THE HUNDRED GROUP of finance directors has thrown its weight behind government consultations designed to scupper tax avoidance, it has emerged.
The influential group of the UK’s top FDs has backed the ‘lifting the lid on tax avoidance schemes’ (LLTAS) initiative, which would see current disclosure of tax avoidance schemes (DOTAS) facilities extended and included the proposal that the taxman can request client lists from firms and individuals suspected of providing abusive schemes.
It also expressed its support for the general anti-abuse rule (GAAR), which is likely to come into force in April next year. The GAAR is designed to gauge the ‘reasonableness’ of tax schemes – and stamp out those deemed as contrived.
In the LLTAS response, in a letter to HMRC, the group’s tax committee chairman Andrew Bonfield said “there should be a better public awareness of tax avoidance arrangements and their risks and believe there could be a case for revisions to the DOTAS hallmarks”.
In the group’s response to the GAAR consultation, it recommends the inclusion of the words “abnormal” and “contrived” in the definition of tax schemes falling within GAAR’s scope.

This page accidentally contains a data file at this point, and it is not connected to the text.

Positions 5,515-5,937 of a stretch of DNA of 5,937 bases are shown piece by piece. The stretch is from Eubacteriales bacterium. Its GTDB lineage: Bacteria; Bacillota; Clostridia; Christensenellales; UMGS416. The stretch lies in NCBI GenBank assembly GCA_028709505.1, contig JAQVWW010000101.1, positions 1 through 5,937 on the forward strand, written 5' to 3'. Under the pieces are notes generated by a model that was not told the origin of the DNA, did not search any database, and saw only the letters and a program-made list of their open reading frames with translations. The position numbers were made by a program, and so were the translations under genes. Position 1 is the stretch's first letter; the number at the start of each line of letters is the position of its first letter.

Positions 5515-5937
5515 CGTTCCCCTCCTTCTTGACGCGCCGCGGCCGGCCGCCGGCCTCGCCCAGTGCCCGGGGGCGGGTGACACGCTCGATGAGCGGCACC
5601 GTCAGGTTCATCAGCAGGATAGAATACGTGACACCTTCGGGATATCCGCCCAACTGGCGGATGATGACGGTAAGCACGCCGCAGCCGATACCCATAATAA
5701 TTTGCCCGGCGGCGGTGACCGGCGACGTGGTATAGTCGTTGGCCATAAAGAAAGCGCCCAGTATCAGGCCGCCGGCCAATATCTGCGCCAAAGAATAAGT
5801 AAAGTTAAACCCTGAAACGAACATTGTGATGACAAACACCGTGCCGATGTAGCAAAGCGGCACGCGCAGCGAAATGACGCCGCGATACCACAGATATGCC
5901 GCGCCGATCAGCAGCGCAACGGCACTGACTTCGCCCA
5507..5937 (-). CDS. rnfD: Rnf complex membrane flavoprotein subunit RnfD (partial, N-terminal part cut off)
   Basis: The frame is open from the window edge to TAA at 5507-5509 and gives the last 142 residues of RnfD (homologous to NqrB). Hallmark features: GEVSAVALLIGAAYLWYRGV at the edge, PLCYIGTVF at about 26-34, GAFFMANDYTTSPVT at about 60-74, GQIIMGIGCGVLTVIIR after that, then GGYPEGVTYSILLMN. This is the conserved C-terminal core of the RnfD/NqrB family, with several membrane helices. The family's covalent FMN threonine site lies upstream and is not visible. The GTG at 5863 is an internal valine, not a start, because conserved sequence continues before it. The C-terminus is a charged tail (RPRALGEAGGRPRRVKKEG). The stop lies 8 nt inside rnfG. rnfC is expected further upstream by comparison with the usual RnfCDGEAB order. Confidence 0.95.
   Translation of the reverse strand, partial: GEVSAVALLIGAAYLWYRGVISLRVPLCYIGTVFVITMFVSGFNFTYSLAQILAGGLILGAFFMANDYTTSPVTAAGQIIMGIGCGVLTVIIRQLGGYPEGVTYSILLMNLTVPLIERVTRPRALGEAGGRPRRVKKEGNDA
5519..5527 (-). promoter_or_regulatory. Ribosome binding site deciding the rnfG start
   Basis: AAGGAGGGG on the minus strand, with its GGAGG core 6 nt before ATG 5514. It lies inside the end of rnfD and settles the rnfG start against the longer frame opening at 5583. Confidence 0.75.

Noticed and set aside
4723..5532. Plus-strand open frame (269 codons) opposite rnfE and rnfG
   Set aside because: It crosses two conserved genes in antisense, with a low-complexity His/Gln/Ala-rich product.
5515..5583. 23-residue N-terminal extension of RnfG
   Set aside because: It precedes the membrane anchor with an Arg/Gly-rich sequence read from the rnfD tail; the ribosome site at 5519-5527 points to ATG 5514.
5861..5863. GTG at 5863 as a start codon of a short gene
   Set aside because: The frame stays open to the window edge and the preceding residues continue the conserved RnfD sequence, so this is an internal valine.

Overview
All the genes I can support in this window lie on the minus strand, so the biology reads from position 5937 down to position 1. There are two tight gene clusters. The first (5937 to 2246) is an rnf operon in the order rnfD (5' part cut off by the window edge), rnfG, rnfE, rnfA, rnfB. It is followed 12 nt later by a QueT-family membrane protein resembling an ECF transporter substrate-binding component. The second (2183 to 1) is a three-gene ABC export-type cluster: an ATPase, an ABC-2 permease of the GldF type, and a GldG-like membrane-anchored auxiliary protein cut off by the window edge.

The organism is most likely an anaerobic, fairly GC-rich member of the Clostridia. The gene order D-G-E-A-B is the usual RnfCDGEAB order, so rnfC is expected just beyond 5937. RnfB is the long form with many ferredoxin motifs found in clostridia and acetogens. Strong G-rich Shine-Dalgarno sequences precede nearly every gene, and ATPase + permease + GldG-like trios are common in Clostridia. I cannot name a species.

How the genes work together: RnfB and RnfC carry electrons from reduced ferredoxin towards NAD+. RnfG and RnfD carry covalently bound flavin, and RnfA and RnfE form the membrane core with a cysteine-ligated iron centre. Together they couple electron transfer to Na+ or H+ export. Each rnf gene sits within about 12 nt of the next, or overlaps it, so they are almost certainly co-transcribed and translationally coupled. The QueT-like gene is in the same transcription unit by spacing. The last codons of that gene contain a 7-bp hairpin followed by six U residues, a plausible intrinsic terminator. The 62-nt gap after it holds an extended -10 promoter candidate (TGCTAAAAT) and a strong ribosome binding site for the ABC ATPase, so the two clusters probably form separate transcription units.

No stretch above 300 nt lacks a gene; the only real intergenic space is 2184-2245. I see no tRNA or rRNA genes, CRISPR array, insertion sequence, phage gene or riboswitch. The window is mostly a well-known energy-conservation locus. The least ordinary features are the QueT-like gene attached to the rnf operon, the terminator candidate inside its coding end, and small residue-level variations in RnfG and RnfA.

In responses to the two proposals, Bonfield said the body “agrees with the government’s stance on unacceptable tax avoidance and support the steps being taken, including the introduction of a GAAR”.
Bonfield, who has been chairman of the tax committee of the Hundred Group since 2010, is CFO of National Grid.
Tax breaks are a very enticing incentive for developing and managing a green management strategy, writes Graham Jarvis
Chancellor Philip Hammond has indicated that he will scrap predecessor George Osborne’s pledge to cut corporation tax to below 15%
Large businesses are increasingly ‘low risk’ when it comes to tax planning, says Pinsent Masons, the international law firm
The European Commission has ordered Apple to pay a record €13bn (£11bn) in back taxes after it ruled the Silicon Valley tech giant’s Irish tax scheme was illegal.